STEM Explorers Day 3: Ecology, Sustainability & Field Work
Exploring evolution using Jelly Beans
Today we learned about evolution and cleared up some common misconceptions. We gave students a jelly bean population of assorted colors, had them count the occurrence of each color and the percent of the population it accounted for. We then gave them the opportunity to play predator and capture and eat a third of the population, choosing their favorite colors for first consumption. After a reproductive phase where the remaining jelly beans repopulated the population making more of their own colors, we asked students to again document the proportion of each color in the population. We posed the question: has evolution occurred in your jelly bean populations? Although students were initially unsure, their populations had indeed evolved! Biological evolution is simply a change in the gene frequencies of a population (here represented by jelly bean color) from one generation to the next. Since every student had changed the color frequencies of their jelly beans, they’d all caused evolution for their populations, plus they’d gotten to eat some tasty sugar!
If you’d like to learn more about ongoing evolution and its sometimes dangerous consequences for humanity, check out this video on the evolution of antibiotic resistance in bacteria https://www.youtube.com/watch?v=yybsSqcB7mE
Exploring change in populations
Today explorers learned about biodiversity – genetic variation among and within species – and about how biodiversity in a population can change over time. We talked about the four main mechanisms of population change: mutation (creates variation), gene flow (migration moves variation between populations), genetic drift (random events like natural disasters), and natural selection (when more successful gene variations become more frequent in the population). In our activity, explorers got a chance to run a simulation of a population and see how different scenarios (representing different mechanisms) affected the population as a whole.
Today, explorers learned about food webs and acted as ecologists – scientists who study the relationships among organisms and between organisms and their environment. Our young ecologists learned about different producers (plants), lower-level consumers (herbivores), and higher-level consumers (carnivores,) and that all organisms in an ecosystem are interconnected, even if they are not directly eating – or are eaten by – one another. Explorers also learned to be grateful for decomposers, without which we’d be surrounded by piles of dead things!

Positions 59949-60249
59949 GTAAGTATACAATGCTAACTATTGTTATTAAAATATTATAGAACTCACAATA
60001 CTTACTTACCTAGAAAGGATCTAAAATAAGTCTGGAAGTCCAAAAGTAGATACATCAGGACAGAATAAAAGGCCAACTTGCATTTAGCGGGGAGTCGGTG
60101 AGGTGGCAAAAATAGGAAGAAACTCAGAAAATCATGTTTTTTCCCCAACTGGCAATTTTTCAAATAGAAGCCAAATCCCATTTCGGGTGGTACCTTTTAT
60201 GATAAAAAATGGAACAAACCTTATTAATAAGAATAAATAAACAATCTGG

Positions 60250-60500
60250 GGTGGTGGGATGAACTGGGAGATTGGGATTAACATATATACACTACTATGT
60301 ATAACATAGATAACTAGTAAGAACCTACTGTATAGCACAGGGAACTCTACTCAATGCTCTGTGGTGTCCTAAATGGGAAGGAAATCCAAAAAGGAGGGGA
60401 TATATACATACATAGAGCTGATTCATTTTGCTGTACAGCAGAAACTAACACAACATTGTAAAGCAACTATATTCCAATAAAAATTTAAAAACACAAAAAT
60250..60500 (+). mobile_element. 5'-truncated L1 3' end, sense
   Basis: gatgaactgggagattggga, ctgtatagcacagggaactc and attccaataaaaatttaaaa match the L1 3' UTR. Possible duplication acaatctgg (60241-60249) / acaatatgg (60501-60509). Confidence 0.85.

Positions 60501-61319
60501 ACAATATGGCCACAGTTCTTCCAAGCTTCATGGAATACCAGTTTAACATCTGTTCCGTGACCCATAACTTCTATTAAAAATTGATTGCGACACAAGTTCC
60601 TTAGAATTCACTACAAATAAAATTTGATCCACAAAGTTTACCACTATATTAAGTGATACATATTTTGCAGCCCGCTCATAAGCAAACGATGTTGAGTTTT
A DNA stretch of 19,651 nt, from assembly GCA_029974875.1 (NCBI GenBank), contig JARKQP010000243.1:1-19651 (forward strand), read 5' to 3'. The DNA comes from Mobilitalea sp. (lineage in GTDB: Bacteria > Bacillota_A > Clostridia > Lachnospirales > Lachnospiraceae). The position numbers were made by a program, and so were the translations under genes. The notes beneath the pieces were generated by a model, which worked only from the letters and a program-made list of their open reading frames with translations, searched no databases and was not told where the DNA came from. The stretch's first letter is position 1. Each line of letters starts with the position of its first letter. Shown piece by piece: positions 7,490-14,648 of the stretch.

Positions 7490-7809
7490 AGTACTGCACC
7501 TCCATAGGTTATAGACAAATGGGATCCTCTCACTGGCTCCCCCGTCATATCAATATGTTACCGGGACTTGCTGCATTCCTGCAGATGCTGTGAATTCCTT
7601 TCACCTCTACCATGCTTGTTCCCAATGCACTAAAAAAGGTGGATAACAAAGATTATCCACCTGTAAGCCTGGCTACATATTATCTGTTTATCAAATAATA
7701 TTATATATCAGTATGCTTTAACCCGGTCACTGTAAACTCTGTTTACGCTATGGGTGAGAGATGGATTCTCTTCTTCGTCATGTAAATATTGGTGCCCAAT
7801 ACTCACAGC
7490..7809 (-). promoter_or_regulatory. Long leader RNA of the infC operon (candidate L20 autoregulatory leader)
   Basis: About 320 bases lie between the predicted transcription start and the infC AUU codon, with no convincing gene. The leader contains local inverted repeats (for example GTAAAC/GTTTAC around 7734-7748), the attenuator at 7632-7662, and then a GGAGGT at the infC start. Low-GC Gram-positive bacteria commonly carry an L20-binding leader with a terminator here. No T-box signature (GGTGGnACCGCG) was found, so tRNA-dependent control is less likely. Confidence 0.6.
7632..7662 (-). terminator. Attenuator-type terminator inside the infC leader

Working as a team, explorers constructed a food web of the California Bay ecosystem. While constructing their food webs, explorers were confronted with ecosystem disruptions. They were forced to adjust their food webs to the addition of a new species or the loss of a native species. Explorers learned that food webs are very complex, with many intertwined organism relationships and that adding or removing a single species can have far reaching consequences!
To follow up this lesson, we recommend: building a Soda Bottle Composter to learn more about decomposition. Directions can be found at http://compost.css.cornell.edu/soda.html or at http://homebiology.blogspot.com/2009/06/soda-bottle-compost.html.
Field Study – Bug Hunting & Scientific Drawings
STEM Explorers had fun searching for bugs using the beautiful Foothill campus as their field. They collected bugs of all sorts – dragon flies, ants, spiders and others more difficult to identify. The Explorers then created scientific drawings of their bugs after identifying its parts under a microscope and/or a magnifying glass.
Population: Fishing for Answers
Today, explorers learned all about populations. We began by discussing world population and how it has increased from 1 billion to 7 billion people in just over 200 years. Explorers correctly identified China (1.3 billion) and India (1.2 billion) as the most populous countries in the world. Explorers learned about two major concepts in population ecology – carrying capacity and the Tragedy of the Commons. Carrying capacity is the maximum number of individuals that an area can support without exhausting or depleting the available resources.
We also explored the Tragedy of the Commons in a game where explorers grouped together in villages that survived by fishing. Inevitably, villagers who caught the maximum number of fish allowed each year ended up not leaving enough fish in the pond to reproduce to provide food for the next year. Villagers starved and villages collapsed until some explorers realized that if they fished enough to survive, but not enough to deplete the fish resource, the game could continue indefinitely – or as we say in ecology – sustainably – for many generations.
We watched a great video about population that you can review here. http://www.npr.org/2011/10/31/141816460/visualizing-how-a-population-grows-to-7-billion
Watch this short video to find out more about Tragedy of the Commons. https://www.youtube.com/watch?v=KZDjPnzoge0